G-proteins are important regulatory components in determining the specificity and temporal characteristics involved in signal transduction. These proteins are composed of α, β, and γ subunits, where both α and βγ subunits serve as transduction molecules [8]. A single nucleotide polymorphism (SNP) of C825T in the axon of 10 genes that encode the β3 subunit of the heterotrimeric G-proteins (GNB3) has been a topic of interest. The presence of the T-allele leads to a splice variant, Gβ3s, which is associated with an altered response to G-protein-activating agents in human cell lines and platelets [9]. GNB3 C825T polymorphism is associated with various medical conditions, such as hypertension, obesity, and functional dyspepsia, and sildenafil response [10-12]. GNB3 C825T polymorphism is also involved in psychiatric disorders, which is associated with the severity or treatment of major depressive disorders in a Korean population [13] and German case-control study participants [14]. In addition, GNB3 C825T polymorphism was found to be associated with schizophrenia [15] and recurrent winter depression or seasonal affective disorder (SAD) [16-18]. SAD has a strong genetic component [18], which is similar to other types of affective disorders, and reduced levels of Gβ have been found in the leukocytes of patients with SAD [18]. In the present study, we aimed to investigate the association between GNB3 C825T polymorphism and seasonal variations in mood and behaviors in a homogenous young healthy Korean population.



A total of 507 healthy Korean adults aged between 18 and 35 years were recruited through a newspaper advertisement. Among the participants, 300 were men and 207 were women. Participants were diagnosed to be free of lifetime or current psychiatric disorders by an experienced psychiatrist through the mini-international neuropsychiatric interview. Participants with a family history of substance abuse or major psychiatric disorders (e.g., schizophrenia or mood disorders) were excluded. The participants were unrelated Korean adults who reside in Seoul and free of any major medical problems. All the participants provided an informed consent before enrolling in the study. Study protocols were approved by the Ethics Committee of Korea University (IEC 1067), and the study was conducted according to the Declaration of Helsinki. Other findings related to these participants have been previously reported [19,20].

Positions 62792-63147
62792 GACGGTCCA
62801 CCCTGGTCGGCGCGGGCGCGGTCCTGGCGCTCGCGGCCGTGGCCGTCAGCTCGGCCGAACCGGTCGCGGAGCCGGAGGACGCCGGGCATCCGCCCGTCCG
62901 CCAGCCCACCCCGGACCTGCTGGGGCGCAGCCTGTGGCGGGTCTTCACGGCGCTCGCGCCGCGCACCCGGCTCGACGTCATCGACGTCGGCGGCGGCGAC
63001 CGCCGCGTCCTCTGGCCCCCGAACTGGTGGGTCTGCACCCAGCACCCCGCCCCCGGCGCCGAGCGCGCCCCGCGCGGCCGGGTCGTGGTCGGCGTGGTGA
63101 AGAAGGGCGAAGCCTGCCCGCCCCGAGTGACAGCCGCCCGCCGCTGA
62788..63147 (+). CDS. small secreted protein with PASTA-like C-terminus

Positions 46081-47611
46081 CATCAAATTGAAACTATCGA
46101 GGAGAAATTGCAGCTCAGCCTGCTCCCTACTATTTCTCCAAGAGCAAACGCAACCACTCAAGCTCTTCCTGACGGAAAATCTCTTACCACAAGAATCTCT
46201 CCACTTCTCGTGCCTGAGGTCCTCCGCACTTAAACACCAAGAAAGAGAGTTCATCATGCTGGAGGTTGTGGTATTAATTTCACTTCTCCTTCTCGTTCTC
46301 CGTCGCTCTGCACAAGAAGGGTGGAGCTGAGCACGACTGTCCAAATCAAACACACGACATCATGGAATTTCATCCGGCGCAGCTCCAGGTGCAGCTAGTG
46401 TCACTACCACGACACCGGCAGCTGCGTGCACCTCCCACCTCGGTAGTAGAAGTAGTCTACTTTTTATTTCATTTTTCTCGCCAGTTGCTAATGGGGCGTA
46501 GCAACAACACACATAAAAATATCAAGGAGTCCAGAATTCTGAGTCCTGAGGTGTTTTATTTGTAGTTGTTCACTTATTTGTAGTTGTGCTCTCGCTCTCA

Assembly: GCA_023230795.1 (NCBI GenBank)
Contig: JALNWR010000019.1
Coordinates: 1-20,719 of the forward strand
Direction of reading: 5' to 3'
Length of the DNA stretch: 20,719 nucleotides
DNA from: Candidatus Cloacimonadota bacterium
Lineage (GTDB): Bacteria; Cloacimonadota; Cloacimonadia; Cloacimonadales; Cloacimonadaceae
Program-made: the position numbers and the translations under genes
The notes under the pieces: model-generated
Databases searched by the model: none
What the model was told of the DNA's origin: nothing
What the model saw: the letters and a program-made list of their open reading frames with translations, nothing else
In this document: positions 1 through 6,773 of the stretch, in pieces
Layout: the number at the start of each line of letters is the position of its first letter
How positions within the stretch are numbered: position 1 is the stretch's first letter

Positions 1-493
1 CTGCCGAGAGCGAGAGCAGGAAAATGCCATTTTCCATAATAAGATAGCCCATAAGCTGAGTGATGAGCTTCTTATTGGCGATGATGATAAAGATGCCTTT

Assessment of seasonality

A Korean version of the Seasonal Pattern Assessment Questionnaire (SPAQ) [21] was provided to the participants to assess the global seasonality score (GSS). The GSS is a retrospective self-report that evaluates seasonal variations in sleep, appetite, mood, energy level, weight, and social behavior. The score of each item ranges from 0 (no change) to 4 (extremely marked change). Thus, the sum of the 6 items will range from 0 to 24. Given that the GSS is obtained by adding all 6 items, the sum of the items will range from 0 to 24. Participants also scored their degree of difficulty with seasonal changes from 0 to 5 (none, mild, moderate, marked, severe, or extremely severe, respectively). Based on Kasper’s criteria [22], the participants were categorized into the SAD group, subsyndromal SAD group, (both group categorized as seasonals), and non-seasonal group. Participants with SAD were defined as those with a GSS higher than 11 and a score above 2 on difficulty with seasonal changes. Participants with subsyndromal SAD were those with a GSS of 11 or higher and a score of 0 and 1 on difficulty with seasonal changes or those with a GSS of 11 or above and a score above 1 on difficulty with seasonal changes. The participants were categorized into winter or summer type according to the seasons (autumn and winter or spring and summer) when they feel worst. Individuals with summer-type SAD presented agitation, insomnia, decreased appetite, weight loss, and heat and humidity intolerance, whereas those with winter-type SAD experienced carbohydrate craving, hypersomnia, and fatigue [23]. The biological background of individuals with summer-type SAD is different from that of individuals with winter-type SAD [24,25]. Therefore, the group with a summer-type SAD (29 participants) were excluded. A total of 478 participants were evaluated.